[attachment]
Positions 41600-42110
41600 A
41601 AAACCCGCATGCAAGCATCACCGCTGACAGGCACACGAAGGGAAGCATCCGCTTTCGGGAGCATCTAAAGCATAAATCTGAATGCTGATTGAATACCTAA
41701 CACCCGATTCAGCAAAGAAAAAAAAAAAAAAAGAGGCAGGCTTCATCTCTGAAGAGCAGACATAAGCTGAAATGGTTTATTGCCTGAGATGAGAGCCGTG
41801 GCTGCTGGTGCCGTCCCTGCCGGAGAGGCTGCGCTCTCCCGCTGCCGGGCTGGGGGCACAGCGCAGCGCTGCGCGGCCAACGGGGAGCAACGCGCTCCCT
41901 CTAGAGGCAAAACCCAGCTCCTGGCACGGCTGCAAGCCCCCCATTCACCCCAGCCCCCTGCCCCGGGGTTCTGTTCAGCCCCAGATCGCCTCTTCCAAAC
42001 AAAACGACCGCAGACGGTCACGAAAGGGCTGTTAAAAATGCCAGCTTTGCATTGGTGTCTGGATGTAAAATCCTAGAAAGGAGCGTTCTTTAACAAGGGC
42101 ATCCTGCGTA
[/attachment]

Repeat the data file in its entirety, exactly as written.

Positions 41600-42110
41600 A
41601 AAACCCGCATGCAAGCATCACCGCTGACAGGCACACGAAGGGAAGCATCCGCTTTCGGGAGCATCTAAAGCATAAATCTGAATGCTGATTGAATACCTAA
41701 CACCCGATTCAGCAAAGAAAAAAAAAAAAAAAGAGGCAGGCTTCATCTCTGAAGAGCAGACATAAGCTGAAATGGTTTATTGCCTGAGATGAGAGCCGTG
41801 GCTGCTGGTGCCGTCCCTGCCGGAGAGGCTGCGCTCTCCCGCTGCCGGGCTGGGGGCACAGCGCAGCGCTGCGCGGCCAACGGGGAGCAACGCGCTCCCT
41901 CTAGAGGCAAAACCCAGCTCCTGGCACGGCTGCAAGCCCCCCATTCACCCCAGCCCCCTGCCCCGGGGTTCTGTTCAGCCCCAGATCGCCTCTTCCAAAC
42001 AAAACGACCGCAGACGGTCACGAAAGGGCTGTTAAAAATGCCAGCTTTGCATTGGTGTCTGGATGTAAAATCCTAGAAAGGAGCGTTCTTTAACAAGGGC
42101 ATCCTGCGTA